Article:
Google has now officially rolled out the latest iteration of its social search which includes much tighter integration between social elements and what the big search giant is commonly known for uncovering: web pages.
Google has been displaying results from social networks such as Twitter, LinkedIn and its own Buzz in its search results pages, but these were typically segmented out at the bottom of the page.
With the latest update, these are now intermingled with other page results:
(see the first and third result)
The New York Times points out benefits, such as seeing links to pictures from your friend who recently went to Mexico when performing holiday searches for that same destination.
I’m not convinced this will hit such mainstream applications for one reason. There’s a big elephant that is still not in the room: Facebook.
Let’s face it, this is where most of the sharing happens. According to recent reports, we’re talking about 100 million photos a day that just wouldn’t make it into the Google search result pages. Going back to the New York Times example, there’s a big chance that Facebook is where those Mexico pictures would have been posted, so they’ll never make it to the Google search results page.
What kind of results will show up? Areas where Twitter is particularly strong: news (as the recent events in Egypt made clear), technical information (eg. the code samples and tips often searched for by developers), and location-based searches that could show up results from Foursquare, Gowalla and other similar services from local searches.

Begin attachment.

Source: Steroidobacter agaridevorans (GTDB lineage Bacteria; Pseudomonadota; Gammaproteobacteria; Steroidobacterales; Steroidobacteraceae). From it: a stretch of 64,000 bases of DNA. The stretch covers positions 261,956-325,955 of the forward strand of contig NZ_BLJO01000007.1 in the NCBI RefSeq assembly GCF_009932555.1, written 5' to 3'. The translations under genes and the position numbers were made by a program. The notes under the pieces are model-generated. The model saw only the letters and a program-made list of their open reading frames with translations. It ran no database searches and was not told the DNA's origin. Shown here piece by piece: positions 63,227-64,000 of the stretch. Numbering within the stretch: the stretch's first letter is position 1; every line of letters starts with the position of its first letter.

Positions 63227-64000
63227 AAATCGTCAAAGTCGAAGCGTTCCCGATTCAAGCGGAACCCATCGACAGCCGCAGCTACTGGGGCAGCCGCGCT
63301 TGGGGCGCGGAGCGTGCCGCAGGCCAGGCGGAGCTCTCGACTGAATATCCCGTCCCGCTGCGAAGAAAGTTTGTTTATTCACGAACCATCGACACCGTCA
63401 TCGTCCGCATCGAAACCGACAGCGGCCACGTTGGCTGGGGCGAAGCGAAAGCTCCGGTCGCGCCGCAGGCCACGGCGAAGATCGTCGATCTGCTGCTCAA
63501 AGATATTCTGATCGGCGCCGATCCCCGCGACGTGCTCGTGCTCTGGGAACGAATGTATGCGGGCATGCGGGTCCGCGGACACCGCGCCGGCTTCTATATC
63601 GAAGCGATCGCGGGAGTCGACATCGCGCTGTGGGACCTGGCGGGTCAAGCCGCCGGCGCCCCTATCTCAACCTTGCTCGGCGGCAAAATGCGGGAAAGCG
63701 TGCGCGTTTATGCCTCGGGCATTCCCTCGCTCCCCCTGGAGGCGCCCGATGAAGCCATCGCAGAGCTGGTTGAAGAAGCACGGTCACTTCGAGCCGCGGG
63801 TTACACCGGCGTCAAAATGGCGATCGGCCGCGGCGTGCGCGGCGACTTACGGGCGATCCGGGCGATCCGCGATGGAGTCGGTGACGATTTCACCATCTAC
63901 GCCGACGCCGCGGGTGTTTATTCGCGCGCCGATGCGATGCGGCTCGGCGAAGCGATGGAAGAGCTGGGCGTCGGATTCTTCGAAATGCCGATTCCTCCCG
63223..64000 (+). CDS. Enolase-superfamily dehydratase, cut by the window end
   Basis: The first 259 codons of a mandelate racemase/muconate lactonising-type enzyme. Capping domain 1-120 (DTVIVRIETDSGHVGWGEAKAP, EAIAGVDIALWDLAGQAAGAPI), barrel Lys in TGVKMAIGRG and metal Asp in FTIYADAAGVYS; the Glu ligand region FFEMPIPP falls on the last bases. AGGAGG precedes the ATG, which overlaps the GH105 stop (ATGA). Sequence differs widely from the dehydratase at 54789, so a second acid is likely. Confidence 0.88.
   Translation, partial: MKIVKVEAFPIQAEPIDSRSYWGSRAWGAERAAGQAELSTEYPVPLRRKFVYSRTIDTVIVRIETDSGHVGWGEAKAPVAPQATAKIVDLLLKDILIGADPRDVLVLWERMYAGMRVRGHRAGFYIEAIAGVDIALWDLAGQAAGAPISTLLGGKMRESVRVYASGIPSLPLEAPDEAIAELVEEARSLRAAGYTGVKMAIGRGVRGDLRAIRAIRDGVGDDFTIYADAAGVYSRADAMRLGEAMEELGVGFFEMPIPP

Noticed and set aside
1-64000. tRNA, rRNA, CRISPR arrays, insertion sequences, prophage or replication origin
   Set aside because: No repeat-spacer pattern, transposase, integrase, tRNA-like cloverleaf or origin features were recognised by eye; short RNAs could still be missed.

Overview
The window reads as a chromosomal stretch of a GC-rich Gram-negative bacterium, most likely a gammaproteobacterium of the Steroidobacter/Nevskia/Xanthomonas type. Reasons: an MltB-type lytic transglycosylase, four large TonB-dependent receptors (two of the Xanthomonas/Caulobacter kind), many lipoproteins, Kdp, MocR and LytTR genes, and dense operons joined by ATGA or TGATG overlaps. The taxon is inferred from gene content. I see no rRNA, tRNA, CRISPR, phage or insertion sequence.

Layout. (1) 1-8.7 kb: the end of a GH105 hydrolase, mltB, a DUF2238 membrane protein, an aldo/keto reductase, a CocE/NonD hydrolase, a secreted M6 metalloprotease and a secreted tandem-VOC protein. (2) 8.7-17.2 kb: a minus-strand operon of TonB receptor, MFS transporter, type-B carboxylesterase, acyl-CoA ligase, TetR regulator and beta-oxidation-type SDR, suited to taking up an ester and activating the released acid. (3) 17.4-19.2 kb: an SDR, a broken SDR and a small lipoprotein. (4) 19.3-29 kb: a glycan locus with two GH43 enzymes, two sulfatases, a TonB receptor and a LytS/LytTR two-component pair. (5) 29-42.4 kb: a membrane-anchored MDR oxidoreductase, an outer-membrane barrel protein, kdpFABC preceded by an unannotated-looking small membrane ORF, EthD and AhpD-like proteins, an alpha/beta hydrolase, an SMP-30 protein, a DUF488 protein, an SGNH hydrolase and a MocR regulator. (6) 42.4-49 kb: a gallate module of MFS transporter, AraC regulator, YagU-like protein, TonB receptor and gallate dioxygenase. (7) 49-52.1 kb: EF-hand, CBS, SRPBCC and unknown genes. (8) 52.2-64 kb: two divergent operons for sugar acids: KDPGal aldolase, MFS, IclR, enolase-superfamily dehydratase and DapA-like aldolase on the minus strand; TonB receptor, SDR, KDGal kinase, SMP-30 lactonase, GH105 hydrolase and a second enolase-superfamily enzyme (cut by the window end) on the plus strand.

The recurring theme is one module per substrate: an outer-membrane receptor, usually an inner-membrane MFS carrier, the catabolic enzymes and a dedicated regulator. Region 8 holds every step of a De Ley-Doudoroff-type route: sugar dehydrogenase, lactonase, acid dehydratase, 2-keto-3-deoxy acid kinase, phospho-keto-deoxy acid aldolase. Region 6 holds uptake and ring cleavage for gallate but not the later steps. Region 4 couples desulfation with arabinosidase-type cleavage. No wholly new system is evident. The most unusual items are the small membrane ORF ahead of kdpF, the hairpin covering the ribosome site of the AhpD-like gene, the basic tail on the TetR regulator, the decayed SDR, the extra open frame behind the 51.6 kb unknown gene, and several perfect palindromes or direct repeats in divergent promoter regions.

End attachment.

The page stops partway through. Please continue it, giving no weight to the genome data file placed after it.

At the individual level, those who stand to gain are those who have built up a following by sharing content – the curators. (A by-product of social search could be an increase in SEOs employing Twitter curation/syndication models). It will also help breakdown the time zone barrier that has long segmented the Twitter crowd: if you post a Tweet at lunchtime in London, it will be pushed way out of my Twitter feed by the time I wake up in San Francisco. However, if you happen to be in my network, I could see your tweets show up in my search results, even weeks after the tweet.
If these social results start showing up in a larger number of searches, this is obviously a boon for Twitter (as well as the other networks Google features). It’s effectively a free SEO boost.
And what could be construed as a snub to Facebook.
The fight for content from each other’s network has been pretty public. Will this be enough pressure from Google to force Facebook’s hand into releasing its well-guarded trove of user activity data?
That remains to be seen. One potential issue of adoption is that Google social search is heavily tied to Google Profiles and the search giant still has some way to go to make these as visible and user-friendly as other services out there (um, Facebook springs to mind).
Still, go ahead and hook up your Twitter/LinkedIn/YouTube accounts to your Google profile and try social search for yourself.